Tejada is Most Valuable Oriole


`City deserves ... a winning team,' says shortstop, selected by media

September 25, 2006|By Roch Kubatko and Jeff Zrebiec | Roch Kubatko and Jeff Zrebiec,Sun reporters

On the same day that Miguel Tejada was named Most Valuable Oriole and homered twice, the shortstop offered his employers a little advice.

"I think if this team wants to win," he said, "the last thing they should do is trade me."

Tejada, who suggested last winter that a change of scenery would be beneficial, noted that he has three years remaining on his contract. He also praised the young talent on the ballclub. But the bottom line always will be about winning.

"I like to play every day for something," he said. "I love baseball, but at the same time, I love winning. They know that, and everybody in this room wants to win.

"The fans have already shown that they are tired of losing. They want somebody to make a great team. This city deserves to have a winning team. It's a great baseball city. We are 20 games back and they keep coming to the games."

Tejada was voted MVO for the second time in three seasons by members of the media who cover the team. He leads the club in batting, home runs and RBIs.

"I didn't think I would get it," he said. "I think Ramon [Hernandez] and [Nick] Markakis, they did so good this year. Especially Ramon. He's been catching the whole year. And [Erik] Bedard did a good job. It's great to have those guys on my team. I hope next year somebody else gets it."

Tejada homered yesterday for the first time since Aug. 20, connecting in the fourth and sixth innings with the bases empty. He had gone 120 consecutive at-bats without one, the longest stretch of his career.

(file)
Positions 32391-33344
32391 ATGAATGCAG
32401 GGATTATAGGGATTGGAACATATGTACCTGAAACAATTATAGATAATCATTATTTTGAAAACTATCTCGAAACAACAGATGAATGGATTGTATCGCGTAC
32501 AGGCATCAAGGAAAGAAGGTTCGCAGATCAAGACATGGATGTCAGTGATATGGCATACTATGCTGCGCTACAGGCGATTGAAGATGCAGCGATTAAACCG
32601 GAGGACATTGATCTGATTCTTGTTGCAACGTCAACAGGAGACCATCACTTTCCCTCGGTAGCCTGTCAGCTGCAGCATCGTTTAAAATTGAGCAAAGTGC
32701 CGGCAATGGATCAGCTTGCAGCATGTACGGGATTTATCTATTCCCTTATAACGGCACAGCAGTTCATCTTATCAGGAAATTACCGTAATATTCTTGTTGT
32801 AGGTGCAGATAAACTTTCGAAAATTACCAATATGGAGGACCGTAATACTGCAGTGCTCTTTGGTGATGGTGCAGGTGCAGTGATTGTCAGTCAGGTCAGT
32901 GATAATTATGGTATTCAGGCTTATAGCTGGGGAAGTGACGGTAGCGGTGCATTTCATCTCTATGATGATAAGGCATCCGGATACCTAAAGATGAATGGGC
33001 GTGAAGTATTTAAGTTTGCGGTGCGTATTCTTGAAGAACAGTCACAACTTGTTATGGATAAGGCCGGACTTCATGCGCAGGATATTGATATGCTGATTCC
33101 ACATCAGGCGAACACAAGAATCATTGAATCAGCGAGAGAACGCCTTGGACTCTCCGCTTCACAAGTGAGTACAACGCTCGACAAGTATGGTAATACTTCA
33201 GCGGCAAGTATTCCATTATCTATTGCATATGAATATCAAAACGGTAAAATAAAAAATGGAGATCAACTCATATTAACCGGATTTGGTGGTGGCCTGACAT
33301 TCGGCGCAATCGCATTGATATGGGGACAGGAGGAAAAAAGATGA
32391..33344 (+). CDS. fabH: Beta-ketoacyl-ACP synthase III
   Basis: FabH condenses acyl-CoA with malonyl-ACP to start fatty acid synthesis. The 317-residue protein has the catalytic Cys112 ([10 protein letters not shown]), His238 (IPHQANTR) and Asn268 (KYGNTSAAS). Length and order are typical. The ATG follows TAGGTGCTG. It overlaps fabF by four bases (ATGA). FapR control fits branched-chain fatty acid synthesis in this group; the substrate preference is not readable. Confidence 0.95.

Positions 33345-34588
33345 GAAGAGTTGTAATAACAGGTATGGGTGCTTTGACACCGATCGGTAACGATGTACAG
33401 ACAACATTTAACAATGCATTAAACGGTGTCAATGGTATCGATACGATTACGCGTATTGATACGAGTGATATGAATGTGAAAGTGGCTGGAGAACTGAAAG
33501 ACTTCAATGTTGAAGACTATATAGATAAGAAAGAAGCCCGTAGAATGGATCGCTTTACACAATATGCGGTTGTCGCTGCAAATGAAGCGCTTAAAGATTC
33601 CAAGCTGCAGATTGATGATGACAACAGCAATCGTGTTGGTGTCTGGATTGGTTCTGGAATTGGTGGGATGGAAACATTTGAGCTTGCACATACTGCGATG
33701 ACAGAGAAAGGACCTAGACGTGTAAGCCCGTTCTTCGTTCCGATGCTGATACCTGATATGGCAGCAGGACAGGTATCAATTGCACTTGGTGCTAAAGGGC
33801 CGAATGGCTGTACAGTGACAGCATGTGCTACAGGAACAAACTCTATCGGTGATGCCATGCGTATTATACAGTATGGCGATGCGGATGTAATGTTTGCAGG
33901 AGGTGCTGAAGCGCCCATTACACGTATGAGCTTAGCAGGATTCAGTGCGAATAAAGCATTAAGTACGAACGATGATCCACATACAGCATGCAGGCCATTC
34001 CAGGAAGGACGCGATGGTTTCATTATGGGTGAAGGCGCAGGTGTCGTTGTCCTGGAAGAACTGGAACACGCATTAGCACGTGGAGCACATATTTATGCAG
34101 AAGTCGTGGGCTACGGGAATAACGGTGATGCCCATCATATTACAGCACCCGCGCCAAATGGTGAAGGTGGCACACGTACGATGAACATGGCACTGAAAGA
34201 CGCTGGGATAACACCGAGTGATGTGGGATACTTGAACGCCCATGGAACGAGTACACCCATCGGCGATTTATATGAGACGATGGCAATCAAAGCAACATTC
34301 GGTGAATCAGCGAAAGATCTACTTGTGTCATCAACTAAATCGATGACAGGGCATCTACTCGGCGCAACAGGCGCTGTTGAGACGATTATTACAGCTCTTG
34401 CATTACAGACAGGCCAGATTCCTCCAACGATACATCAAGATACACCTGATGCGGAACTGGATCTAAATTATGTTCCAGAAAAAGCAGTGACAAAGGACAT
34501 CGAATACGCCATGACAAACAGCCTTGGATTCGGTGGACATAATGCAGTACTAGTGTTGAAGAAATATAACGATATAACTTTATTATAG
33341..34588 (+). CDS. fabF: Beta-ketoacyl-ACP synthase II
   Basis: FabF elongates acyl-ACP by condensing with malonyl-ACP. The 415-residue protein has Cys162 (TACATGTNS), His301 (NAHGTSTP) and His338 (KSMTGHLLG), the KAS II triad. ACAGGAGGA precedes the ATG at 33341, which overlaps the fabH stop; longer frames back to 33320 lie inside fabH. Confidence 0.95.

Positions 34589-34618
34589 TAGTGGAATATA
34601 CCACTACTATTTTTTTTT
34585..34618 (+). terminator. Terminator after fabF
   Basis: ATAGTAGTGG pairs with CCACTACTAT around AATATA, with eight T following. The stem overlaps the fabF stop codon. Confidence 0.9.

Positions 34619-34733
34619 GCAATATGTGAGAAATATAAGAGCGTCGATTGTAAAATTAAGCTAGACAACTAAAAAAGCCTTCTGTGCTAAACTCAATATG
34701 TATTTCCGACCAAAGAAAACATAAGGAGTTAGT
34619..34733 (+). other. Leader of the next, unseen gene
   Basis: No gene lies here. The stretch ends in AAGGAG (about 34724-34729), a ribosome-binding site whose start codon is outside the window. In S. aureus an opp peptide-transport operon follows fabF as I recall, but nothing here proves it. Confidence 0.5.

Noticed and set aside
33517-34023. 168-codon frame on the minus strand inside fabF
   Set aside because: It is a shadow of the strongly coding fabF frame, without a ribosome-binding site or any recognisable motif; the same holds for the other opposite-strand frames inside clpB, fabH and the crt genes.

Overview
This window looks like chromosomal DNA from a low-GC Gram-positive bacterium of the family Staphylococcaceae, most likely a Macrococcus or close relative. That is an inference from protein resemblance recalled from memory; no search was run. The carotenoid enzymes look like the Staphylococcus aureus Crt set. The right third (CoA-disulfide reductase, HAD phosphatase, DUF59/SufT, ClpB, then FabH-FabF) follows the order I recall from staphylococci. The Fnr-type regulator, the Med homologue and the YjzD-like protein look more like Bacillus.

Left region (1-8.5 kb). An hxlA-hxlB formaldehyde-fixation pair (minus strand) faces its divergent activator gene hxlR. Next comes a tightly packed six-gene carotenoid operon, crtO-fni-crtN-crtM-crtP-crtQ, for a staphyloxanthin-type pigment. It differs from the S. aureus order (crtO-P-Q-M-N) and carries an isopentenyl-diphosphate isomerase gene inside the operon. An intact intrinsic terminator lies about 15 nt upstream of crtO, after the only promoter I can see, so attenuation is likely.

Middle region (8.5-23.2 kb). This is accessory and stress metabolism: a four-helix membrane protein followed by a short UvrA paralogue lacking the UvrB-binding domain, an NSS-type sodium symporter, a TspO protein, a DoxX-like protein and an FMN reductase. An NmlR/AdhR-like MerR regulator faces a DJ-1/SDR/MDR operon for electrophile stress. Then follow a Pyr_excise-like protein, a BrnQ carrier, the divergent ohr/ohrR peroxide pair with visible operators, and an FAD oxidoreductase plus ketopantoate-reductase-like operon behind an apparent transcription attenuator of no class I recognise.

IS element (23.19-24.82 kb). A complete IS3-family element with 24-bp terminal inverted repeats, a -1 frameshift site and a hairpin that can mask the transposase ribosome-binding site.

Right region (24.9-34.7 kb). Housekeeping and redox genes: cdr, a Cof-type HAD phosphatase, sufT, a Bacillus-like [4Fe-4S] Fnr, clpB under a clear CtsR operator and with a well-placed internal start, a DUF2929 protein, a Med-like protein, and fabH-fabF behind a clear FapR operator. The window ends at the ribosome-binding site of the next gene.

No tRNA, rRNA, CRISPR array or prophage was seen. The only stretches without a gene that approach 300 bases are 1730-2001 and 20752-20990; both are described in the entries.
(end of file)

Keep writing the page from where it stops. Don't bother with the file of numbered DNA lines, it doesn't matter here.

Tejada the salesman

Tejada and pending free agent Alfonso Soriano have the same agent, Diego Benz. And Tejada is willing to give a sales pitch if necessary.

"If the Orioles are interested in him and he's interested ... I'll talk to him about how good the city is, how good the team is, how good the clubhouse is," Tejada said.

"I can tell him that we have a bunch of great guys here, the city is great, the fans are great. That's all I can tell him, and he has to decide what he is going to do."

Concerned for safety

Jay Gibbons' wife, Laura, returned to Camden Yards yesterday after being hit by a foul ball in the ninth inning of Saturday's game. The liner came off Gibbons' bat, increasing his anger and frustration at the Orioles for not making conditions safer at Camden Yards.

"It's something you think about every day here," he said. "Obviously it's something I've talked about and it's fallen on deaf ears. It's one of those things where I've got players coming to me every day saying one of their family members got hit or almost got hit."

Gibbons, the Orioles' player representative, complained to vice president Jim Duquette after Saturday's game. Duquette likely will relay Gibbons' concerns to majority owner Peter Angelos.

The Orioles either want a taller screen behind home plate or a net over it to protect the family section.

A net cover was installed when the ballpark opened in 1992, but it was removed after an exhibition game because it obstructed the press box view.

"Our ballpark operations staff is aware of the situation and has done studies in recent years, analyzing the location of foul balls," a team spokesman said. "Roger Hayden, our director of ballpark operations, told me they would take another look at the data."

Laura Gibbons didn't require medical attention beyond a visit to the first-aid station.

Chris Gomez's wife, Margarita, was hit last year, and he discourages his family from attending games. The Orioles don't provide day care at Camden Yards.

Said Gibbons: "It's either come to the games and play Russian Roulette with your 3-year-old or stay at home.

"One of these days, someone's going to get hurt real bad."

roch.kubatko@baltsun.com jeff.zrebiec@baltsun.com

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